What does homogenized milk have that skim milk lacks?
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Mixtures are combinations of two or more pure substances that do not chemically interact. There are two types of mixtures: homogeneous mixtures and heterogeneous mixtures.
In a homogeneous mixture, the particles (atoms, molecules, etc..) are completely and thoroughly mixed and will not naturally separate. In a heterogeneous mixture the particles will separate and coalesce into the original components.
Milk is a complex mixture of many types of compounds. Two of them are water and fat. Normally, water and fat will form heterogeneous mixtures. You can mix them together by agitation, but eventually they will separate back into water and fat. In "homogenized" milk the fat has been broken into such small particles that the normal Brownian motion of the water molecules in the milk provides enough agitation to keep the fat from coalescing and separating from the water.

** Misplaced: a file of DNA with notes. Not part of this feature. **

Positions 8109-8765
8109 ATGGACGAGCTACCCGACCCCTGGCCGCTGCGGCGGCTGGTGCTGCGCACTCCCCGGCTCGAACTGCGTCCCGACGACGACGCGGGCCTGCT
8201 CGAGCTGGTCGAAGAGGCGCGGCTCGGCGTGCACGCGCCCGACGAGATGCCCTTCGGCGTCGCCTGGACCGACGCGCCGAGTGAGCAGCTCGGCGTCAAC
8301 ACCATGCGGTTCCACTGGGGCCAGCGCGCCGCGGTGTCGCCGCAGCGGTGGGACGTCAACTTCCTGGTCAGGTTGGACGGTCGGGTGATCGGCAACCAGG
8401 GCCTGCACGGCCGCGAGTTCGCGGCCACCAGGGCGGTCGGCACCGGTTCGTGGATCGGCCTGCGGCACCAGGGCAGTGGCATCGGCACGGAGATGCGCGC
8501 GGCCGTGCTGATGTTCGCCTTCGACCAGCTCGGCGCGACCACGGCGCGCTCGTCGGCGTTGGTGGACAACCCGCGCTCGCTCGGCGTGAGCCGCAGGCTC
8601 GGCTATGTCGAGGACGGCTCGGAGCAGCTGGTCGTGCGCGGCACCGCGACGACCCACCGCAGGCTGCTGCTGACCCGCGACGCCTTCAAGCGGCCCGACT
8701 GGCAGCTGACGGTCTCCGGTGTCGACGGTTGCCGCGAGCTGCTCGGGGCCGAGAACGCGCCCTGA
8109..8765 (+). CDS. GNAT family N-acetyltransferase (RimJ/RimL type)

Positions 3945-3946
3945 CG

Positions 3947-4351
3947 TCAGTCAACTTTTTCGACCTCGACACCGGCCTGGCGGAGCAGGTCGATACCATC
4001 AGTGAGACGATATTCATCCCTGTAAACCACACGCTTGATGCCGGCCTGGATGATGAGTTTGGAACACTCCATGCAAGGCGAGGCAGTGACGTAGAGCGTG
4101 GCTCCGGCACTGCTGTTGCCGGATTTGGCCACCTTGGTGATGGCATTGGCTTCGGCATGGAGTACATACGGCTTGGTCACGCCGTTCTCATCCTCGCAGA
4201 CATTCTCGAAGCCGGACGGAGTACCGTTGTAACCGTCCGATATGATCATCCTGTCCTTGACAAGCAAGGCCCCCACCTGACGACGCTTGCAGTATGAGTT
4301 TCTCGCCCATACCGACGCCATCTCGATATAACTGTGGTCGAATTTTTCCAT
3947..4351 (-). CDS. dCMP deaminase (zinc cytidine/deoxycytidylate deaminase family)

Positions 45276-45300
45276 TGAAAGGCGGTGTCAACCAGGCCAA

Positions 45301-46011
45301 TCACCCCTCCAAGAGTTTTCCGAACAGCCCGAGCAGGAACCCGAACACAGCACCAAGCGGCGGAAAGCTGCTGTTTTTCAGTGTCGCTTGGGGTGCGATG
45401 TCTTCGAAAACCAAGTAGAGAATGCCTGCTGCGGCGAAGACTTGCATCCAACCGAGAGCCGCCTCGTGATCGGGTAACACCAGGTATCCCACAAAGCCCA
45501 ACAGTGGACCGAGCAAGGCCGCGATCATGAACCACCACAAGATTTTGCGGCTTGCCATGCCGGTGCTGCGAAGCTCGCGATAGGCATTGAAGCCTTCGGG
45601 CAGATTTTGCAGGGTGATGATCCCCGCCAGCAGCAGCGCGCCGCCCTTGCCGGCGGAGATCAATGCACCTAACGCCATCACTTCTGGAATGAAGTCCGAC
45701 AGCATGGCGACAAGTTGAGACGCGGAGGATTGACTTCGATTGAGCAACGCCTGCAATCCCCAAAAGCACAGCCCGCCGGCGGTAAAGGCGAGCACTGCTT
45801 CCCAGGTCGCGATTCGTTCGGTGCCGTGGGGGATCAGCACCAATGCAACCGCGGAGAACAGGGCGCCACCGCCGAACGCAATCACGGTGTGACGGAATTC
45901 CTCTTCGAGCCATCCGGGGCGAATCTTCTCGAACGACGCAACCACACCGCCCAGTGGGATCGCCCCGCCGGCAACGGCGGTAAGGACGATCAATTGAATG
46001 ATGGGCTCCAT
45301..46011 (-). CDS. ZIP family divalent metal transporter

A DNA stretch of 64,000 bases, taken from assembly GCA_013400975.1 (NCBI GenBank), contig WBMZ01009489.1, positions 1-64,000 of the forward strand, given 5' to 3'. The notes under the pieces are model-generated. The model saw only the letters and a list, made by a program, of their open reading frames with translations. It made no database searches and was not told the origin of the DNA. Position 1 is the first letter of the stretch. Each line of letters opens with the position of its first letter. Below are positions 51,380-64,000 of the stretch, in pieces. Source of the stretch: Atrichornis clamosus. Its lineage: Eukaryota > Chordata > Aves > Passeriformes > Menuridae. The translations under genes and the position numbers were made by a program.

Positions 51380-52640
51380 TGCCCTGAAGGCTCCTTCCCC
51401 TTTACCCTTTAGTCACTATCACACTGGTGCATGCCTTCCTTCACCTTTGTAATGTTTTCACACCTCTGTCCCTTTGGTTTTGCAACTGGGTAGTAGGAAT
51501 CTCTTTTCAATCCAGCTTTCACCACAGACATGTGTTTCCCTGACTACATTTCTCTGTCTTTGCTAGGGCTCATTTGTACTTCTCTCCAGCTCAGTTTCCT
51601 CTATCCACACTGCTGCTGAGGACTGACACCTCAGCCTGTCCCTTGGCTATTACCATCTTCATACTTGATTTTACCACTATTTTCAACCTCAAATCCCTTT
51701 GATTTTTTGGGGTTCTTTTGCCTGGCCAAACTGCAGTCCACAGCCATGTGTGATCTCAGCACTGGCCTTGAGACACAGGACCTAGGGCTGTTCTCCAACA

So, "homogenized" milk has fat molecules mixed in the water whereas, skim milk has had the fat removed so it is no longer part of the mixture.
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